CMS Releases Meaningful Use Changes in Interim Final Rule with Comment

CMS has announced the release of an Interim Final Rule with Comment ("IFC") that makes several changes to the Medicare and Medicaid EHR Incentive Programs and 2014 EHR Certification Criteria. 

Short and sweet, the IFC major changes that are proposed include:

  • Revising regulatory text for the hospital measures for making patient information available online. The measure will base the denominator on all unique patients, not all patients.  CMS inadvertently omitted the word "unique" from previous regulatory text for these measures.   
  • Expanding denominator options for the objective of sending electronic lab results to ambulatory providers. Hospitals may choose between a denominator of all lab orders received from ambulatory providers or all lab orders received electronically from ambulatory providers, in order to account for the difficult hospitals may have where they receive a small percentage of lab orders electronically and to capture performance more adequately. 
  • Moving the CQM minimum denominator threshold effective date from 2014 to 2013.
  • Adoption of new version of the DEC (version 1.1) to ensure EHR technology certified is capable of electronic capturing of all data for CQM calculation and submission. 
  • Adoption of November 2012 balloted version of QRDA III for appropriate creation of data files for transmission of CQM data.
  • Intent to address technical errors in CQM specifications released previously on October 25, 2012. 

 

The IFC can be found here.  Stay tuned for more information about the comment period!

OIG Finds Fault with CMS Meaningful Use Oversight

In a report released on November 29, the Office of Inspector General (OIG) chastised CMS for not doing a better job of pre and post-payment oversight for the Medicare and Medicaid EHR Incentive Programs (Meaningful Use).  As of September 2012, OIG stated that CMS has paid out approximately $4 billion to eligible professionals (EPs) and hospitals. 

In the report, OIG looked at CMS’s oversight of Meaningful Use, examining self-reported data, CMS auditing planning documentation, guidance, and regulations, as well as conducted interviews with CMS key staff.  It found that CMS failed to implement strong prepayment safeguards, and that postpayment safeguards were also limited, criticizing CMS for its reliance on self-reported data and failure to confirm its accuracy.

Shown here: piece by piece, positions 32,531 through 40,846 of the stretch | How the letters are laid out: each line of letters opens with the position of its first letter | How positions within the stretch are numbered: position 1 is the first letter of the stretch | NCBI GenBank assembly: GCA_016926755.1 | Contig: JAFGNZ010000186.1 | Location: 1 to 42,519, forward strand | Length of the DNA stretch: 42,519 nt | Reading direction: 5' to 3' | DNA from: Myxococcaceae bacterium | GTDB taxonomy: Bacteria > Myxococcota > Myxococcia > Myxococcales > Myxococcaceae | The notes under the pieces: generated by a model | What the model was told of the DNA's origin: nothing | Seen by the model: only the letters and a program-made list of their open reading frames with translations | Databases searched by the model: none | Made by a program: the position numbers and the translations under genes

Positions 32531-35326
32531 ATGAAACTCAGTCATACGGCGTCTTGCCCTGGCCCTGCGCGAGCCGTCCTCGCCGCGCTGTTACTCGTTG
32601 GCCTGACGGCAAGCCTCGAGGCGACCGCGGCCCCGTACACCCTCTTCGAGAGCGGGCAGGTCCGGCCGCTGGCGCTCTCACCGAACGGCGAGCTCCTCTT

“CMS determines that professionals and hospitals are meaningful users of certified EHR technology, and therefore qualify for incentive payments, based solely on self-reported information. CMS does not verify that self-reported information is accurate prior to payment. Although CMS is not required to verify the accuracy of this information prior to payment, doing so would strengthen its oversight of the anticipated $6.6 billion in incentive payments. Verifying self-reported information prior to payment could also reduce the need to identify and recover erroneous payments after they are made.”

Problems OIG highlighted including failure to assess whether EPs and hospitals were eligible during the certification process for incentive payments, lack of capability for EHR technology to produce reports for all required measures, lack of guidance as to what documentation is needed to support attestation, and failure to review supporting documentation prior to issuing incentive payments.  Furthermore, OIG noted that CMS does not verify that numerators and denominators entered for all percentage-based measures reflect the actual number of given patients for such measures.  

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OCR Releases HIPAA De-identification Q&A Guidance

With the weekend coming up, why not take a break from the holiday frenzy and read through OCR's new HIPAA De-identification guidance. The approximately 30-page guidance document is an easy read, even for those of us who aren't statistically savvy.  

Covered entities are generally prohibited from disclosing protected health information (PHI) without authorization or as permitted/required by HIPAA unless it has been appropriately de-identified.  HIPAA sets forth two specific methods in which PHI may be considered de-identified: the Statistical method, or Expert Determination, and the Safe Harbor standard.  Once de-identified, the data may be used for a variety of purposes. 

The HITECH Act required the Secretary of HHS to issue guidance on implementing HIPAA de-identification, no later than 12 months after its enactment.  However, the guidance wasn't released until this past November, even though HHS and OCR had held a workshop on de-identification in 2010 that brought together policy, technical and statistical experts to discuss the challenges to de-identification and the ever increasing risk of re-identification. 

The document primarily addresses methods and approaches under the HIPAA Expert Determination method, in addition to the Safe Harbor standard in a question-and-answer format. With various tables and scenarios, the guidance highlights the general acceptable approaches for achieving de-identification and strategies to minimize information loss through de-identification.

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